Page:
The Weeping Time

On March 3, 1859, journalist Q. K. Philander Doesticks (Mortimer Thomson) attended an auction of 436 men, women, and children formerly held by Pierce M. Butler. Butler’s slaves were auctioned in order to pay debts incurred in gambling and the financial crash of 1857-58. Doesticks’ account, What Became of the Slaves on a Georgia Plantation?, includes vivid descriptions of the largest recorded slave auction in U.S. history. The grim sale, which took place over two rainy days on the eve of the Civil War, was referred to as “The Weeping Time.”

The Whole black family at the Hermitage, Savannah, Ga. c1907. Detroit Publishing Company. Prints & Photographs Division

Many of the slave families described in Doesticks’ report were the subject of a series of letters, written twenty years earlier, by famous British actress and author Frances Ann Kemble. Her Journal of a Residence on a Georgia Plantation, 1838-1839, published in 1863 to galvanize English support of the North during the Civil War, is an unusual account of Southern planter culture from the perspective of an outspoken outsider who considered herself an abolitionist.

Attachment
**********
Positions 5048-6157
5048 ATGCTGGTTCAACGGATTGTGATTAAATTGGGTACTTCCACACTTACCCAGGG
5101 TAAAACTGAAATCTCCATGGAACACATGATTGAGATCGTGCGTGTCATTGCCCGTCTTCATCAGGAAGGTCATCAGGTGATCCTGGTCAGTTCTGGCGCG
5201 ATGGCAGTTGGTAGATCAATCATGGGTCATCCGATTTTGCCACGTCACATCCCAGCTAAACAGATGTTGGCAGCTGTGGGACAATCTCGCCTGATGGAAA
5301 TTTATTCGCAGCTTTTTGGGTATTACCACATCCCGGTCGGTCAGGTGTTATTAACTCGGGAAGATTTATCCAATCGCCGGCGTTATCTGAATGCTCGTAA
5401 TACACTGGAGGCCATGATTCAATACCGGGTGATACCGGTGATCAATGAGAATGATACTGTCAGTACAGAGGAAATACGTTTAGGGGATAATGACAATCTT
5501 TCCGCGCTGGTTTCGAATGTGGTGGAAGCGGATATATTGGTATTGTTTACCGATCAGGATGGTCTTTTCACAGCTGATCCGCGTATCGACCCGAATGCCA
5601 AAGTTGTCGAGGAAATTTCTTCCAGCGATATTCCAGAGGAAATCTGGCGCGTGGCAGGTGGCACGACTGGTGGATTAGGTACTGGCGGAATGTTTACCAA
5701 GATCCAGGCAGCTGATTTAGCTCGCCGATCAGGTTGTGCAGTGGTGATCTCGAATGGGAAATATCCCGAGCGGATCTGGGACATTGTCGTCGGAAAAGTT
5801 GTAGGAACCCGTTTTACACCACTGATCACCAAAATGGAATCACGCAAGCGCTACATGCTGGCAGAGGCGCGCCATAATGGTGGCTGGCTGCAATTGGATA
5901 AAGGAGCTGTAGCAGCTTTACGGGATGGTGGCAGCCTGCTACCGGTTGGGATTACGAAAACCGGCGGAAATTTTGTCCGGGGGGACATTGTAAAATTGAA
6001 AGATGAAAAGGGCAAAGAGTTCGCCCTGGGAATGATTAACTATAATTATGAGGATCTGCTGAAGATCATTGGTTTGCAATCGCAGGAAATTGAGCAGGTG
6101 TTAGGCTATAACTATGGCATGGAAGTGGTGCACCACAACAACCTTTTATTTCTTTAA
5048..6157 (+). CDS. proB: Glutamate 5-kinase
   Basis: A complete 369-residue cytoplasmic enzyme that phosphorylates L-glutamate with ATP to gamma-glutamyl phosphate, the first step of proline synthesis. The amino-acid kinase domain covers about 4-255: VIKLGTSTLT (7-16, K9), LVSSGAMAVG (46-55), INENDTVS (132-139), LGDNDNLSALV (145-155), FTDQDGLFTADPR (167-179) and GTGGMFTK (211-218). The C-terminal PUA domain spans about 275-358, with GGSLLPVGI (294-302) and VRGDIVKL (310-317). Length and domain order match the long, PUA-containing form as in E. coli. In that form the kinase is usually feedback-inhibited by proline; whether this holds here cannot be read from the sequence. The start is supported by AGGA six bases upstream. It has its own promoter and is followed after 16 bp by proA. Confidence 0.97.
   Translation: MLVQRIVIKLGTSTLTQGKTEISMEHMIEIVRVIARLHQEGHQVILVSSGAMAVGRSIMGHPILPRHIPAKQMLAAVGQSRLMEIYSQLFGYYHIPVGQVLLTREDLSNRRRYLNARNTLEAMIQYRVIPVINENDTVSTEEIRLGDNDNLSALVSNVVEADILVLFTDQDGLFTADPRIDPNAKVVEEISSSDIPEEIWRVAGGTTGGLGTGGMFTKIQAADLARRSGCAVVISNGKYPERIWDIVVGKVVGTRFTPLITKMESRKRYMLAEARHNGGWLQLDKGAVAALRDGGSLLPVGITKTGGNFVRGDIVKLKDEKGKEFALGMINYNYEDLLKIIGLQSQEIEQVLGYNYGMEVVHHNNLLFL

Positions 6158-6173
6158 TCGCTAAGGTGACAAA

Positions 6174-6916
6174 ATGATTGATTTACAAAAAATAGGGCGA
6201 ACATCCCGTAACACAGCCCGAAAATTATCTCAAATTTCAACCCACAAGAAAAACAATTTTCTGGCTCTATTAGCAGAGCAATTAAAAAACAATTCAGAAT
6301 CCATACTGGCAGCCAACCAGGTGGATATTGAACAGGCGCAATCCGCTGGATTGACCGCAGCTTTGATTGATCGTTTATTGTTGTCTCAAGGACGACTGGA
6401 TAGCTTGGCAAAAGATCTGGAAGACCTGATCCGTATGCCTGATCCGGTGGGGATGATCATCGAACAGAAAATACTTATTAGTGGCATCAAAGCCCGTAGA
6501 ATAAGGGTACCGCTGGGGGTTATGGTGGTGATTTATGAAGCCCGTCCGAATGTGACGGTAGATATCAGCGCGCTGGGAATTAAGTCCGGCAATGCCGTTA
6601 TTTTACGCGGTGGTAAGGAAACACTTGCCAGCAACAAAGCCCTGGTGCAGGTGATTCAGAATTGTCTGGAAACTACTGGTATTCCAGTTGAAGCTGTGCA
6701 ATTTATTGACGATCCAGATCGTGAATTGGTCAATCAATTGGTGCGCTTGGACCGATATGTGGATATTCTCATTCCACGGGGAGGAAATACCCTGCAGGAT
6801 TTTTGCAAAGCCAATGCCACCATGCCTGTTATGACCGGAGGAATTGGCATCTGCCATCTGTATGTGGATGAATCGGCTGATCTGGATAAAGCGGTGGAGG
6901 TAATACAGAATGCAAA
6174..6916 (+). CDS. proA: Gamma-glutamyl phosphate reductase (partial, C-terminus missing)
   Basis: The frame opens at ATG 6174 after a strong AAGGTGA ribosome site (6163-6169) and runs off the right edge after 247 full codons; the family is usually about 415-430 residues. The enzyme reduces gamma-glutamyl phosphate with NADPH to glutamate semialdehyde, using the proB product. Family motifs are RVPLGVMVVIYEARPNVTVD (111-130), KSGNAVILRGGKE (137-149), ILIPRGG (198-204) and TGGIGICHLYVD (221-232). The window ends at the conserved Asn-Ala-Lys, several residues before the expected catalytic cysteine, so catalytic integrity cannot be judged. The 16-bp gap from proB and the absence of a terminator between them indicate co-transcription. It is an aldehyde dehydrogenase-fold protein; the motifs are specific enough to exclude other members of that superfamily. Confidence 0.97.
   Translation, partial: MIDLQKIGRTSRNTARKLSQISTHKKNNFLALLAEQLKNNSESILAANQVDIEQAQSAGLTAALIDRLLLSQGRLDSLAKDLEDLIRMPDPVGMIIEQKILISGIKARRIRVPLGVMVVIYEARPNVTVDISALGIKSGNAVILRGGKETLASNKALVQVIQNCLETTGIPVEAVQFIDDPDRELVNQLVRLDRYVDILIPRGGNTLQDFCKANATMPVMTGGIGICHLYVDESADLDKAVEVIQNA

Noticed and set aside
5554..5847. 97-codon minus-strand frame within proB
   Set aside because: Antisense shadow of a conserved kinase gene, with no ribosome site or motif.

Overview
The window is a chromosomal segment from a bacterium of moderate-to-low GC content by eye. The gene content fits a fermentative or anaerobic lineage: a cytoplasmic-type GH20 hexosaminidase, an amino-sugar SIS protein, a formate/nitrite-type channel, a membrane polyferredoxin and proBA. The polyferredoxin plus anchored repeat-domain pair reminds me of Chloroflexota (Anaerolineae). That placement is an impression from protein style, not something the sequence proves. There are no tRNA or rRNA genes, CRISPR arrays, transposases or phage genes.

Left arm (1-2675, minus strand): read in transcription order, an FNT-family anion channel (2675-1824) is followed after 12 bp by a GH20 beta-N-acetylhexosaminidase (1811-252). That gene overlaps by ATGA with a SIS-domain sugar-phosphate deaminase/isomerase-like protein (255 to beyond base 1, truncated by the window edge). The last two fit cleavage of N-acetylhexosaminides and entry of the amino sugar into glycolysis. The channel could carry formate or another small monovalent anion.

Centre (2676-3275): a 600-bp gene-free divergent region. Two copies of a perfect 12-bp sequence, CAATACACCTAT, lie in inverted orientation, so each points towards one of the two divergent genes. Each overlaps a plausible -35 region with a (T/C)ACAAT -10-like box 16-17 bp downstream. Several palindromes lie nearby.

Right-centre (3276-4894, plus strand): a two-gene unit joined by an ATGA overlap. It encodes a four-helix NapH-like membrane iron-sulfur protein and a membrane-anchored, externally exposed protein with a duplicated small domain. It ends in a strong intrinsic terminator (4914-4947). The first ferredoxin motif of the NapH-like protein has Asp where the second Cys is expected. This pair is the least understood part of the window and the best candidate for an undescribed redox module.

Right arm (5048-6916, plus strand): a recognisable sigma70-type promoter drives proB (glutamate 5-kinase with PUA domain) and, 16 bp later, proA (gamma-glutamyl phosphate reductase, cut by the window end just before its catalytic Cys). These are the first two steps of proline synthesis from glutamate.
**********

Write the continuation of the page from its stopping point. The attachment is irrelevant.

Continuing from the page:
Kemble married Butler in 1834, retired from the stage, and spent time with him on Butler Island, the Georgia estate that he inherited from his father. She recorded her impressions of life on a large plantation, including her efforts to improve conditions endured by the slaves who lived there, in correspondence with her friend Elizabeth Whitlock.

Folger Library copy work. Portrait of Frances Ann Kemble…. Peter Frederick Rothermel, artist; Theodor Horydczak, photographer, ca. 1920-ca. 1950. Horydczak Collection. Prints & Photographs Division

Kemble made a successful return to the London stage in 1847 and was divorced from Butler in 1849. Pierce Butler was awarded custody of the couple’s two daughters and Kemble was granted visiting rights. One daughter, Frances Leigh Butler, later wrote an account of her attempts during the Reconstruction period to establish a relationship with her father’s former slaves. Although her mother was a sharp critic of the Georgia planter culture, Frances Leigh Butler penned a sympathetic defense of it.

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